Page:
Reinvention is No Joke

This whole “second career” transition thing is tough. I’ve been in the middle of a bit of a writer’s block (hence, my lack of blog posts) and a bad case of self doubt. It sneaks into my head at the worst times, too. I’m a lounger in the mornings and it takes me a good half hour to really wake up and get moving. I love to just hang out in my bed contemplating my day, my week, my month, my life. But that’s exactly the time those little voices telling me I’ve lost my marbles, that I walked away from a good income, stability and admiration, that I’m absolutely crazy to put everything – my kids, my home, my relationships, my free time, everything that brings me joy – on the line. This is the mind game I play almost every day, and it’s exhausting.

You see, I spent 16 years building a business, and before that, I spent my education and the early part of my career building my skills as a marketing and public relations professional. For nearly a quarter of a century, I worked hard at becoming the professional I am today. To just stop and completely change direction is no small feat. In the past few months, in those mornings snuggled in my bed, I realized I have a lot of layers to peel back and in some cases outright shed. I also realized I have a lot layers that I should keep and are worth keeping. I’m learning that sorting through who I am and who I’ll still become is at the core of my mid-life reinvention.

I love this photo because it represents the pinnacle campaign of my career. My work with Colorado Proud and the Colorado Department of Agriculture was creative, collaborative, challenging and rewarding. And, it was all about food! More of this, please.

As I sit and write, I look around my desk, and I have sayings posted everywhere, small reminders and inspiration. “Self care is a divine responsibility.” “Beauty begins the moment you decide to be yourself.” “What if you treated you, not the way you were treated, but the way you should have been treated?” “Be present.” And there’s more. I have an entire box of daily reminders, wishes and inspiration – 365 of them that I try to grab and read every day, although, admittedly I forget some days. I have a journal book that’s all about discovering my gifts, giving myself motivation and being nice to myself. I have kind and caring advisors and friends who support me and give me tools and resources to help me find my way. And still I struggle.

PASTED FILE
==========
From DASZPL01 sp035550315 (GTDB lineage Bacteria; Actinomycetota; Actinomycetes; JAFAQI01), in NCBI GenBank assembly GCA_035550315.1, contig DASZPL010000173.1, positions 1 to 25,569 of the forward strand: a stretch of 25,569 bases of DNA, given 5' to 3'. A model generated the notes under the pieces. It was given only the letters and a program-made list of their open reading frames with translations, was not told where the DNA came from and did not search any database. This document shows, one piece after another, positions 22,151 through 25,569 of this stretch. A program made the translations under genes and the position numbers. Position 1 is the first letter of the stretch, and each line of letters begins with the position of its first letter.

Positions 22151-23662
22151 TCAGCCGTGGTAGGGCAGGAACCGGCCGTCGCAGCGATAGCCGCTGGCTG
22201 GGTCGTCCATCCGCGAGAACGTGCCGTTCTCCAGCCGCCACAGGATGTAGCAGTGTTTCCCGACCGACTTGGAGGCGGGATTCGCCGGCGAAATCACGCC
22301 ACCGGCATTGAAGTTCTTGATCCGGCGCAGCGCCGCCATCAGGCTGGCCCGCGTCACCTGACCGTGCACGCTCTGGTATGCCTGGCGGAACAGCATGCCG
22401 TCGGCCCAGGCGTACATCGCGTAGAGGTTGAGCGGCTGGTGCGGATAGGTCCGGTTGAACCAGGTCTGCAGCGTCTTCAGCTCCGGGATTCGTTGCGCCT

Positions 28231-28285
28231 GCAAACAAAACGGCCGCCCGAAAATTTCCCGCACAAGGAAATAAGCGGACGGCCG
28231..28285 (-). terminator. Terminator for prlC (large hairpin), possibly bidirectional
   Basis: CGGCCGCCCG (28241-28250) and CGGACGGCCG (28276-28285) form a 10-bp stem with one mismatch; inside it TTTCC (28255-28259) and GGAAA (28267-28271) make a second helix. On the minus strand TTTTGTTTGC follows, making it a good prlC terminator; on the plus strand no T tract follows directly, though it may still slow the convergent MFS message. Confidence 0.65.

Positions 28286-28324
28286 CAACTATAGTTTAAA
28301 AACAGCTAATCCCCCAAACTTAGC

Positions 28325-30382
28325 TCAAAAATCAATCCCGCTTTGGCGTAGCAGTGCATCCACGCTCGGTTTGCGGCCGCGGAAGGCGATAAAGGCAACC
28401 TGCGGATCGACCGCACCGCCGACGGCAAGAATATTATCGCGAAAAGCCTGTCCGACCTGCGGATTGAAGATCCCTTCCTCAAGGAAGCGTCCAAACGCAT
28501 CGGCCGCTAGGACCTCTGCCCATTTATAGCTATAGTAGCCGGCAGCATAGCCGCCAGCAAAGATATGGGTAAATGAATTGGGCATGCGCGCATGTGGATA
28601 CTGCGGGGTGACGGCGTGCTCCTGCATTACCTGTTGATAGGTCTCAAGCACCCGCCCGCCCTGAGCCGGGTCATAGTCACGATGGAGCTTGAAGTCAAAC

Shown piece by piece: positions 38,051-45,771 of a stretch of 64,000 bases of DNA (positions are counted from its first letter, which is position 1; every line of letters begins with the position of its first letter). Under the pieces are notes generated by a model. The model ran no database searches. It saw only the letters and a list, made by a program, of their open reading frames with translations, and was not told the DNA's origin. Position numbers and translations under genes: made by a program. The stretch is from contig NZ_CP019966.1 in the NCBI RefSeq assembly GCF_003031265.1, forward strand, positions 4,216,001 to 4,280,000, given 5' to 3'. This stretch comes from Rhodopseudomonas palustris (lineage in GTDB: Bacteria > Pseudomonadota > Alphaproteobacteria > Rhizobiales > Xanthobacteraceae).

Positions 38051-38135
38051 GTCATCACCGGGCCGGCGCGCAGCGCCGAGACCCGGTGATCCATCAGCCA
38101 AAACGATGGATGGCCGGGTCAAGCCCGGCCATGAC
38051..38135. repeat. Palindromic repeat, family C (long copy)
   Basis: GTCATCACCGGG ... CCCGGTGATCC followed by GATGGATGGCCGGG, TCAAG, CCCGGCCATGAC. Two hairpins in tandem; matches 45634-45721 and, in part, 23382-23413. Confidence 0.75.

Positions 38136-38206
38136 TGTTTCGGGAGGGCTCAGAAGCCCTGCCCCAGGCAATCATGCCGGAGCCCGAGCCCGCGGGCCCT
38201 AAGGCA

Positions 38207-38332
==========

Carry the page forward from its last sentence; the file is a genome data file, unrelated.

I find solace in the kitchen, chopping, stirring, tasting and experimenting. I find clarity when I write. I find connection with good friends, good wine and great conversation. I find contentment in visual order, whether in my closet, in my kitchen cabinets or in the pages of my favorite food and lifestyle magazines. I find adventure in my car or on an airplane on my way to a new, unknown place. And I find pure joy on a snowy mountainside with my kiddos bundled up looking like astronauts on skis. These are the things that help me through my struggle. These are the things that I long to do when I’m doing anything else.

When it comes to my mid-life career reinvention, I’m trying to figure out how to do more of what I love and still make a financial contribution to my family and my community. It’s not easy, because deep down, I’m terrified. I’m afraid I’ll be judged if I take a step (or five) back to an entry-level job. I’m afraid I’ll run out of money. I’m afraid I’ll never find satisfaction and joy in my work, whatever that happens to be. I’m afraid I won’t have time with my kids. I’m afraid my kids will resent me if I move them away to explore a new opportunity. I’m afraid my already fragile marriage will completely disintegrate and I’ll be alone. I’m afraid I’ll be alone.

There it is. The crux of my midlife fears. I’m scared of being alone. Shit.

Here’s the funny thing. I really love solitude. Before I had kids, my favorite thing to do was to ski by myself. I loved to get in the singles lift line and ride up with complete strangers, quietly listening to their stories of fun on the hill. My most cherished part about skiing alone, however, was stopping midway down an uncrowded run and just listening to the quiet of the mountains. That kind of solitude is something I seek, but the idea of being alone in life is not the same thing.

To me being alone is the feeling of being rejected by friends, family and loved ones because I choose to go down an unpopular and unchartered path. Being alone is being misunderstood and feeling like I’m the outcast or that I simply don’t fit in. Those feelings suck, and it’s hard for me to wrap my head around my sense of being rejected. “Why do I care?” I ask myself. “Plow ahead, because pursing a path that calls you is a noble thing,” I answer. But it’s. So. Damn. Hard.